Theorem 1.1 shows that we can compute the
diameter of a
given only its strictly convex points.
For convenience and efficiency, then, we will represent a
P with the list
(p1, p2,..., pn)
of its strictly convex points.
The points in the list are given in the order
that we would encounter them if we traversed the boundary
of P in either a clockwise or counterclockwise direction.
As such, the list is actually a circular list
because p1, the first point in the list,
follows pn in a traversal
of the boundary.
For example we represent the
convex polygon in Figure 2
with the list
(p1, p2,..., p9).
(p1, p2,..., p9).
Any algorithm that computes the diameter
of a convex polygon defined by n such points
uses at least n operations.
To see why, consider n - 1 points
lying on the boundary of a circle
and one other point p1 lying slightly outside
the circle such that it is collinear
with the center of the circle and
one other point p2 (see Figure 3).
If p1 is close enough to the boundary then
all n points lie on the convex hull
of the set of points
and the diameter of the hull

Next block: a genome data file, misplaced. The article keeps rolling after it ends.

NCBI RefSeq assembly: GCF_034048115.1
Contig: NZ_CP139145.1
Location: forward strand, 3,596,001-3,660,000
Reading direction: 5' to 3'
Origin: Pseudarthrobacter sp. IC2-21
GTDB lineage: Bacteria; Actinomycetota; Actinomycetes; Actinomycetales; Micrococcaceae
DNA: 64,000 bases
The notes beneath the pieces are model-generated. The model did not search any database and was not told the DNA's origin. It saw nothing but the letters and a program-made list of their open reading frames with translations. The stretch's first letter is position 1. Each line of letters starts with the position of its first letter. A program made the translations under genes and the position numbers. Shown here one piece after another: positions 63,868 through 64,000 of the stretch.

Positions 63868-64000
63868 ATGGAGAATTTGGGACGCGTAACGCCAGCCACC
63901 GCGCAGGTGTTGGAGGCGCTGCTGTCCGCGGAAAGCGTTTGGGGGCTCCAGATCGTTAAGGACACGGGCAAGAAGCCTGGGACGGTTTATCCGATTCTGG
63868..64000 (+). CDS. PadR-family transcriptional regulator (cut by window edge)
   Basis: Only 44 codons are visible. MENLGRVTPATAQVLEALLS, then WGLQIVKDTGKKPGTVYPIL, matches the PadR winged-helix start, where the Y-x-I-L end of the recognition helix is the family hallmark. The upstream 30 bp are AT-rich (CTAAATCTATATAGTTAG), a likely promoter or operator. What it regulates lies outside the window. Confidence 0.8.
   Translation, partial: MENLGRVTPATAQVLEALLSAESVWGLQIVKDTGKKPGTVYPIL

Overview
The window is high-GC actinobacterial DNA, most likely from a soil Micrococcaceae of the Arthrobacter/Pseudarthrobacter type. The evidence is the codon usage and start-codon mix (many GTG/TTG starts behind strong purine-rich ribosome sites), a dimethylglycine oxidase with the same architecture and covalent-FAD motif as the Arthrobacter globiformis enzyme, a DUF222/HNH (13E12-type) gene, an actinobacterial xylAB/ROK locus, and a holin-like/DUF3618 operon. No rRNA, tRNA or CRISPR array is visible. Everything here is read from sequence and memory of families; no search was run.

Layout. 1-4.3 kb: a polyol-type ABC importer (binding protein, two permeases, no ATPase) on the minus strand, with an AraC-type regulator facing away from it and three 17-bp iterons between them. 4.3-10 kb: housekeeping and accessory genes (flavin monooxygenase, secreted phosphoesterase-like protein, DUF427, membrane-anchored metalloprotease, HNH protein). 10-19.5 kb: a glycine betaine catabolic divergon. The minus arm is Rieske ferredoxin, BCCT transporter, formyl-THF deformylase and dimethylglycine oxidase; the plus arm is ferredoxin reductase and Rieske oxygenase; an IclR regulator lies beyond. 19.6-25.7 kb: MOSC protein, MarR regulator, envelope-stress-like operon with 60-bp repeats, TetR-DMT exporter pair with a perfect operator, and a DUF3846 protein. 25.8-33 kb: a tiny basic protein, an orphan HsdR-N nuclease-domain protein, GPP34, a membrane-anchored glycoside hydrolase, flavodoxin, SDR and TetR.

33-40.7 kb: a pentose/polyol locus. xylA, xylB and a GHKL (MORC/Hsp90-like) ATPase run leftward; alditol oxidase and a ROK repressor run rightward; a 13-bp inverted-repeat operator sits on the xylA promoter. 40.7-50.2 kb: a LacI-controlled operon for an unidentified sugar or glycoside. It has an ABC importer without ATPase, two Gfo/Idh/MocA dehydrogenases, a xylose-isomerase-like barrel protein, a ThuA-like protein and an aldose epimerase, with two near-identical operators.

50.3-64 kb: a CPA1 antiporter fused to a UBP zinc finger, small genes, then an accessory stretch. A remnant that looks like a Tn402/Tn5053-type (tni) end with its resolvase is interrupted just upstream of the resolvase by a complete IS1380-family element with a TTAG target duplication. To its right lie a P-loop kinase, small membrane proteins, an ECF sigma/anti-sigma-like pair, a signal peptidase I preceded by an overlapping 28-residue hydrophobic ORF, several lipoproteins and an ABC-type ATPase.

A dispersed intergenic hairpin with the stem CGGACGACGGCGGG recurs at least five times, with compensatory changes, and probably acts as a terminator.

is achieved only by the pair p1 and p2.
Finding the diameter of this
involves determining which point lies
outside the circle.
To do this, we must calculate the distance
of each point from the center of the circle.
Thus, we need to perform at least n operations.
Illustration of Lower Bound Argument
There are correct algorithms
that use some constant multiple of n operations.
We consider this optimal because we are essentially using only n operations.
In what follows, we present
three published, optimal algorithms,
only one of which correctly finds the diameter of any
See if you can determine which of the three
After presenting the algorithms we will
present examples of convex polygons for which the incorrect algorithms fail
and then discuss discuss the reasons why they fail.